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RAPID COMMUNICATIONS

PHYSICAL REVIEW E 88, 020201(R) (2013)

Spatially modulated kinks in shallow granular layers

J. E. Mac´

ıas, M. G. Clerc, C. Falc´

on,*and M. A. Garc´

ıa- ˜

Nustes

Departamento de F´

ısica, Facultad de Ciencias F´

ısicas y Matem´

aticas, Universidad de Chile, Casilla 487-3, Santiago, Chile

(Received 5 April 2013; revised manuscript received 30 June 2013; published 19 August 2013)

We report on the experimental observation of spatially modulated kinks in a shallow one-dimensional ﬂuidized

granular layer subjected to a periodic air ﬂow. We show the appearance of these solutions as the layer undergoes a

parametric instability. Due to the inherent ﬂuctuations of the granular layer, the kink proﬁle exhibits an effective

wavelength, a precursor, which modulates spatially the homogeneous states and drastically modiﬁes the kink

dynamics. We characterize the average and ﬂuctuating properties of this solution. Finally, we show that the

temporal evolution of these kinks is dominated by a hopping dynamics, related directly to the underlying spatial

structure.

DOI: 10.1103/PhysRevE.88.020201 PAC S num b er( s ) : 45.70.Qj, 05.45.−a, 47.20.Ky, 47.54.−r

Macroscopic systems under the inﬂuence of injection and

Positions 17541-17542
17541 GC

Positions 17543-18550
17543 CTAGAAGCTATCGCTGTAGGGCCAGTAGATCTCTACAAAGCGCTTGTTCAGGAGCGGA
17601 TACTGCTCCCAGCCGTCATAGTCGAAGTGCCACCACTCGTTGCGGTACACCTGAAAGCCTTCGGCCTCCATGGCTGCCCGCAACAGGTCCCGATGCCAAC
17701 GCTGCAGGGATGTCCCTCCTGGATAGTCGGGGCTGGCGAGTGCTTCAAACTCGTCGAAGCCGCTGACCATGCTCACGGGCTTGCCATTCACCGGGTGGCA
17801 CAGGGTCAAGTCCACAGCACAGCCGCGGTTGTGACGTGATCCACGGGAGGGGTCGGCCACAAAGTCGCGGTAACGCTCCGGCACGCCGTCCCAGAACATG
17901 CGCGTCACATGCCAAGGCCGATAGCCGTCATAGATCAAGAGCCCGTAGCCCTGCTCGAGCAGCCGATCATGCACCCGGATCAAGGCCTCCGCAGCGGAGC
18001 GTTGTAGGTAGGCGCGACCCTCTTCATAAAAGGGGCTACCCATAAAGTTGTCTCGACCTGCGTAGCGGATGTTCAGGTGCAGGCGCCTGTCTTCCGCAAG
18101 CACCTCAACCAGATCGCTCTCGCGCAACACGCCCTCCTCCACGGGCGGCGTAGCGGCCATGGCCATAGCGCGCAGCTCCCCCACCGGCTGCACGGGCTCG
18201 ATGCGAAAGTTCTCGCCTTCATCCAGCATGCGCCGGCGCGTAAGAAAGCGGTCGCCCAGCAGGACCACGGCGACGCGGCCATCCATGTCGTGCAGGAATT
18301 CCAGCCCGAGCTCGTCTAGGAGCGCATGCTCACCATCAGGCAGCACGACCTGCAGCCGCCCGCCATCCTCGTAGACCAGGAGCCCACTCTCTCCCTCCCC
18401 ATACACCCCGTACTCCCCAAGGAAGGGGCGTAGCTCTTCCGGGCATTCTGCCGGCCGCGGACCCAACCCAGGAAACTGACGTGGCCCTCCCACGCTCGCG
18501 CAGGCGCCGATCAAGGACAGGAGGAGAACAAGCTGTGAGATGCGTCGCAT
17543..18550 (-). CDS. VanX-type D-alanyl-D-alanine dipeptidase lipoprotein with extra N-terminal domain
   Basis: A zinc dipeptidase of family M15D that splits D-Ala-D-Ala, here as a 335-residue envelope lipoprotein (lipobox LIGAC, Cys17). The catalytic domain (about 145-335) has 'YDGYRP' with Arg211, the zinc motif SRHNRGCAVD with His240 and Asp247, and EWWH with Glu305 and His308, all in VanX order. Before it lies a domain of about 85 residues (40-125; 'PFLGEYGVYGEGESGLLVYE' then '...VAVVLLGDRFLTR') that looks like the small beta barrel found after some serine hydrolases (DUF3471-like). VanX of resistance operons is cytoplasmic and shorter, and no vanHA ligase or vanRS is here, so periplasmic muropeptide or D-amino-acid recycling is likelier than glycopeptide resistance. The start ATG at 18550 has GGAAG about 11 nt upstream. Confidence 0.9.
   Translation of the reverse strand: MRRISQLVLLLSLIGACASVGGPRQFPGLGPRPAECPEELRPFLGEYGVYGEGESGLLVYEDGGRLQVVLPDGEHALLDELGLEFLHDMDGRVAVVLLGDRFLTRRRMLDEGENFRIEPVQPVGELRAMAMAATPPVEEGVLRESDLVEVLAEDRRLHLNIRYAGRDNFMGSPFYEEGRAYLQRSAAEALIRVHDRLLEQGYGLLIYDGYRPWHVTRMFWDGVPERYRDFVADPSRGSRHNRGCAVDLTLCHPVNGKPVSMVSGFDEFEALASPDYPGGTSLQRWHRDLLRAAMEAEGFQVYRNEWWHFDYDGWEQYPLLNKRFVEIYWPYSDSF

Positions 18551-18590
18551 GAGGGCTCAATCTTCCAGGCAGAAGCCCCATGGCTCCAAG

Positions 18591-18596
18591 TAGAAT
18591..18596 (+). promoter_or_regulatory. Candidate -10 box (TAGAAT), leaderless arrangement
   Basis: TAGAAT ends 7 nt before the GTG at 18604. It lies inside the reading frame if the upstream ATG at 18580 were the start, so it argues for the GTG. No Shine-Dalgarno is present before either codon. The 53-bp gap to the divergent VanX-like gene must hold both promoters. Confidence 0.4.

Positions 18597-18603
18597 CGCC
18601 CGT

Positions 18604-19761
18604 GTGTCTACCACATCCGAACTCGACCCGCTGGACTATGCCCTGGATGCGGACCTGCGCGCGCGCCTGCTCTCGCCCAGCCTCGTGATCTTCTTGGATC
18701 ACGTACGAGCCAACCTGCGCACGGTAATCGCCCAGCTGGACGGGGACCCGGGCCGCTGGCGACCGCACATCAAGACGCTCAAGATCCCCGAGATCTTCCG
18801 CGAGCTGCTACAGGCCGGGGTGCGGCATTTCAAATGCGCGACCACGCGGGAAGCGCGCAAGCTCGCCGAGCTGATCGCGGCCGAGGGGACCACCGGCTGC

dissipation of quantities such as energy and momentum usually

exhibit coexistence of different states, which is termed mul-

tistability [1–3]. Heterogeneous initial conditions—usually

caused by the inherent ﬂuctuations—generate spatial domains

which are separated by their respective interfaces. These inter-

faces are known as fronts [2]. The evolution of these solutions

can be regarded as a particle-type one, i.e., they can be

characterized by a set of continuous parameters such as

the position, width, charge, and so forth. In the particular

case where fronts separate symmetric states, these front

solutions are termed kinks.Usually,thesetypesofstructures

have been studied in regimes where the symmetric states are

homogeneous ones [2]. Kinks have been a central element

in classical and quantum ﬁeld theory to understand the

dynamics and evolution of several physical systems [4]. In

parametrically driven systems this type of structure appears

through instabilities which lead to the emergence of symmetric

states which are out of phase by half the period of the

forcing [5]. A typical example of such systems are vertically

vibroﬂuidized two-dimensional granular layers where kink so-

lutions have naturally been observed (see references in Ref. [6]

therein). Although several studies have been performed in

two-dimensional ﬂuidized granular layers, only a handful of

studies on one-dimensional ﬂuidized granular layers where

kinks connecting homogeneous states have been reported

experimentally [7,8]andnumerically[9,10]. Furthermore,

to our knowledge, there is no observation of kink solutions

connecting spatially modulated states [11], which can strongly

inﬂuence their stability, bifurcation diagrams, and dynamical

properties.

The aim of this Rapid Communication is to report the

observation of kink solutions connecting spatially modulated

states. The system under study is a one-dimensional shallow